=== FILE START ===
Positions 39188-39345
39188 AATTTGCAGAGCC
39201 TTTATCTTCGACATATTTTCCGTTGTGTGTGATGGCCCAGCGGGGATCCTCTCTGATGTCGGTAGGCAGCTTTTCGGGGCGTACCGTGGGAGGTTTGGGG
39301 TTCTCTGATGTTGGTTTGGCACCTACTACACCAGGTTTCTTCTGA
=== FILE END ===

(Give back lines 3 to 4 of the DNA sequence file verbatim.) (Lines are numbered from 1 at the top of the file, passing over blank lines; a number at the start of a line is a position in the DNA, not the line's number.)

39201 TTTATCTTCGACATATTTTCCGTTGTGTGTGATGGCCCAGCGGGGATCCTCTCTGATGTCGGTAGGCAGCTTTTCGGGGCGTACCGTGGGAGGTTTGGGG
39301 TTCTCTGATGTTGGTTTGGCACCTACTACACCAGGTTTCTTCTGA